Australian immigration minister blames refugee advocates for Somali asylum seeker setting herself on fire

Peter Dutton accuses refugee advocates of giving those fleeing war or persecution false hope they will be settled

Sadie Levy Gale
Tuesday 03 May 2016 19:07
MELBOURNE, AUSTRALIA - OCTOBER 11: Thousands of Australians join a rally organized by the Refugee Action Coalition calling for the closure of the Manus and Nauru detention centres
MELBOURNE, AUSTRALIA - OCTOBER 11: Thousands of Australians join a rally organized by the Refugee Action Coalition calling for the closure of the Manus and Nauru detention centres

Australia's immigration minister has blamed refugee advocates for “encouraging” asylum seekers to self-harm in the hope of getting to Australia after a woman set herself on fire at a detention camp on the island of Nauru.

A 21-year-old Somali woman, identified only by her first name, Hadon, was reported to be in critical condition after she set herself alight, in the second such incident within a week.

It came just days after a 23-year-old Iranian man set himself on fire in protest at his treatment on Nauru, later dying of his injuries.

Immigration Minister Peter Dutton admitted there had been a rise in cases of self-harm in the camps but said some advocates were “encouraging some of these people to behave in a certain way”.

"The recent behaviours in Nauru are not protests against living conditions" he told a news conference in Canberra.

The island of Nauru in the South Pacific. 

"They aren't protests against health care, they aren't protests against the lack of financial support."

Mr Dutton also accused refugee advocates of giving the asylum seekers false hope they would one day be settled in Australia.

Moments before setting himself on fire, the Iranian – identified only as Omid was reported to have told UN officials visiting the camp: “This is how tired we are, this action will prove how exhausted we are. I cannot take it any more,”

The Somali woman has been transferred to Australia for treatment, according to local officials.

It comes after the United Nations renewed its criticism of Australia’s immigration policy, which sends asylum seekers trying to reach the country to processing camps on Nauru and Manus Island.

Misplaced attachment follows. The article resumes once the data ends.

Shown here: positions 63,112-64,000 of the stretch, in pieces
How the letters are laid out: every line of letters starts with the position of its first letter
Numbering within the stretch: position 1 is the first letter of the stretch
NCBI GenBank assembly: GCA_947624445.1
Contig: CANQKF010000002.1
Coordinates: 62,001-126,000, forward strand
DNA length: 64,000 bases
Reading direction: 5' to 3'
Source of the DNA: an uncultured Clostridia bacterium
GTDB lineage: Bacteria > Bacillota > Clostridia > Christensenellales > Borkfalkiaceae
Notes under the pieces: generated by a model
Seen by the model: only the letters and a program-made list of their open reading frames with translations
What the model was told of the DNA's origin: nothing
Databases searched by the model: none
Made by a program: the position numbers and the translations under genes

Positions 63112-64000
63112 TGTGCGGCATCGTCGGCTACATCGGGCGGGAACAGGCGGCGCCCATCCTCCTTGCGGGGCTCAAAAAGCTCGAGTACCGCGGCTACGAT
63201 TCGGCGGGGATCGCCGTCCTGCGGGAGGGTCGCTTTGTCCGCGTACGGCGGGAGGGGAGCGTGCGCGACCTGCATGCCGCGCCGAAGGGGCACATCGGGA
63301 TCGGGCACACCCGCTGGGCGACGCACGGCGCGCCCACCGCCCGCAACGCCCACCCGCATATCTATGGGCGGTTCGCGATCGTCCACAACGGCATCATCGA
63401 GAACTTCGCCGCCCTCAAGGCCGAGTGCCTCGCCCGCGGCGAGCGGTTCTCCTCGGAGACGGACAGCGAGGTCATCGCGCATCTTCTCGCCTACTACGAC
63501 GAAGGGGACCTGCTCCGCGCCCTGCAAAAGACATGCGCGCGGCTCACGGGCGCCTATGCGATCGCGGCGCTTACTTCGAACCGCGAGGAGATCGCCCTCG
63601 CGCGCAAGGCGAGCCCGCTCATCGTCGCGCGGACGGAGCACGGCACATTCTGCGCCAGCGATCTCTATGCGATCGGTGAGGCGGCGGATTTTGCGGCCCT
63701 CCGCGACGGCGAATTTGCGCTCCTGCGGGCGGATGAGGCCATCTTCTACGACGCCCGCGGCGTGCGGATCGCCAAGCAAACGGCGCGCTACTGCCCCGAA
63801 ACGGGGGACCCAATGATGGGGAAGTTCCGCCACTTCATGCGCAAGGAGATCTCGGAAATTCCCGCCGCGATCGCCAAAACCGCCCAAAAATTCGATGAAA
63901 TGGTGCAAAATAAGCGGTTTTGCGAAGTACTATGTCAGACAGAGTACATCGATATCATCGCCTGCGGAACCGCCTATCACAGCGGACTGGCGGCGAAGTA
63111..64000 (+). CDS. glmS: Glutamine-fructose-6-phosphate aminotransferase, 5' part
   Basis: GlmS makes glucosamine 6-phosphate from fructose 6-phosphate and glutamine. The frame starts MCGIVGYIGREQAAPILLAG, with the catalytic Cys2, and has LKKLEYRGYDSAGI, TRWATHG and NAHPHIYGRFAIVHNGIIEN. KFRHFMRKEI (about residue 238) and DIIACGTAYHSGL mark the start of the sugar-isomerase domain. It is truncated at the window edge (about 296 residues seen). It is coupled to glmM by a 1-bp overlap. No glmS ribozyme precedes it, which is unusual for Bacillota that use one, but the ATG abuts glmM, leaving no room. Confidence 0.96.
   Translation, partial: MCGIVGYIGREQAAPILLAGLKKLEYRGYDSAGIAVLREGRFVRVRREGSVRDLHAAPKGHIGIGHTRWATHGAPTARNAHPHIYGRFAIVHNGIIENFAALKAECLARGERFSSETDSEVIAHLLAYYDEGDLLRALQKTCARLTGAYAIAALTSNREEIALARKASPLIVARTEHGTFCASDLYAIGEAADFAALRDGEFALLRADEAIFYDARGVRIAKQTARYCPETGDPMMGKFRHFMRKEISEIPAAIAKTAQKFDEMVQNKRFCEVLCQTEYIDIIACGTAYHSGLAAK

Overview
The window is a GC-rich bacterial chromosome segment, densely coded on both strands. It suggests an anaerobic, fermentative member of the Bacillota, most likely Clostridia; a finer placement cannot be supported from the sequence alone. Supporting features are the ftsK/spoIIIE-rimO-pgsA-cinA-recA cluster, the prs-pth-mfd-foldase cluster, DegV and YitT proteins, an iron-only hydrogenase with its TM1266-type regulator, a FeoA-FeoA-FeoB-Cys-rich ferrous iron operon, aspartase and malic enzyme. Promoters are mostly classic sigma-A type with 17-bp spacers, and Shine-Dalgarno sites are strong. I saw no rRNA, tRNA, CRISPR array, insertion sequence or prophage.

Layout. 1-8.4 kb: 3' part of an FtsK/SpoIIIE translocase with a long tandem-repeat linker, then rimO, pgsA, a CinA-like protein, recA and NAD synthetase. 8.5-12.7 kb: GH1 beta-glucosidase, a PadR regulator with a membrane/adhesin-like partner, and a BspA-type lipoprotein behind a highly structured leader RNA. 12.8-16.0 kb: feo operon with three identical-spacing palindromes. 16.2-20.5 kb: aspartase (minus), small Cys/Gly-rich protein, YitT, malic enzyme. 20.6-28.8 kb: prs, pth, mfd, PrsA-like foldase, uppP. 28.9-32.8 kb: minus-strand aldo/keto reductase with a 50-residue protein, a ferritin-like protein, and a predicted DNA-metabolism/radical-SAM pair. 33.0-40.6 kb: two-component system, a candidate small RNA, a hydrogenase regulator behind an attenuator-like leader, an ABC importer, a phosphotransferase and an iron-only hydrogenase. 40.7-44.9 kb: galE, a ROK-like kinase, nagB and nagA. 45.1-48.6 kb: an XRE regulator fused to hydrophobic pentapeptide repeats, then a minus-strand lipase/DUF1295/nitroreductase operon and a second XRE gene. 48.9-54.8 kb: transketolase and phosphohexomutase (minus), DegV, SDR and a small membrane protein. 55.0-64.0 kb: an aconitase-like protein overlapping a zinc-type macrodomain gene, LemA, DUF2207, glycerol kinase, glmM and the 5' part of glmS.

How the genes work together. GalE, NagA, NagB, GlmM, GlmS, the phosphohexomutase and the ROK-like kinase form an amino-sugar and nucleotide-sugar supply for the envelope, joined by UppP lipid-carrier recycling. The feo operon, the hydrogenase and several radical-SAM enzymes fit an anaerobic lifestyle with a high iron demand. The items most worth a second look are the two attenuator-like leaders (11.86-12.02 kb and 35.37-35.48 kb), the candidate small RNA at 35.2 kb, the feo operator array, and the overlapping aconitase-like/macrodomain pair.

The camps hold 500 people, mainly asylum seekers fleeing violence in the Middle East, Afghanistan and South Asia, who have been told they will never be processed in Australia.

The office of the United Nations High Commissioner for Refugees said such incidents in the camps were a result of Australia’s hardline offshore detention policies.

"These people have already been through a great deal, many have fled war and persecution, some have already suffered trauma," the office said in a statement.

"The consensus among medical experts is that conditions of detention and offshore processing do immense damage to physical and mental health."

Immigration Minister Peter Dutton speaks to the media at Parliament House on May 3, 2016 in Canberra, Australia.

The Refugee Action Coalition in Sydney said in a statement that the new hospital on Nauru was not functioning and basic medical supplies were not available to treat refugees.

“Peter Dutton does not have a shred of evidence that advocates encourage refugees to self-harm,” it said.

“The government itself is playing a dangerous game with the lives of asylum seekers and refugees – in Australia and on Nauru. Offshore processing and the government’s mismanagement of the situation is costing lives.”

On Tuesday, a boat believed to be carrying asylum seekers from Sri Lanka was intercepted near the remote Australian Indian Ocean Territory of the Cocos Islands, according to the the Australian Broadcasting Corporation.

A spokeswoman for Mr Dutton’s office refused to confirm or deny such a vessel had been intercepted, but if it is confirmed to be carrying asylum seekers, it would be the first such vessel to have arrived in Australian territory in almost two years.

It comes after Australia’s immigration policy suffered a major blow when Papua New Guinea’s supreme court ruled that the detention of more than 900 current and former refugees was illegal.

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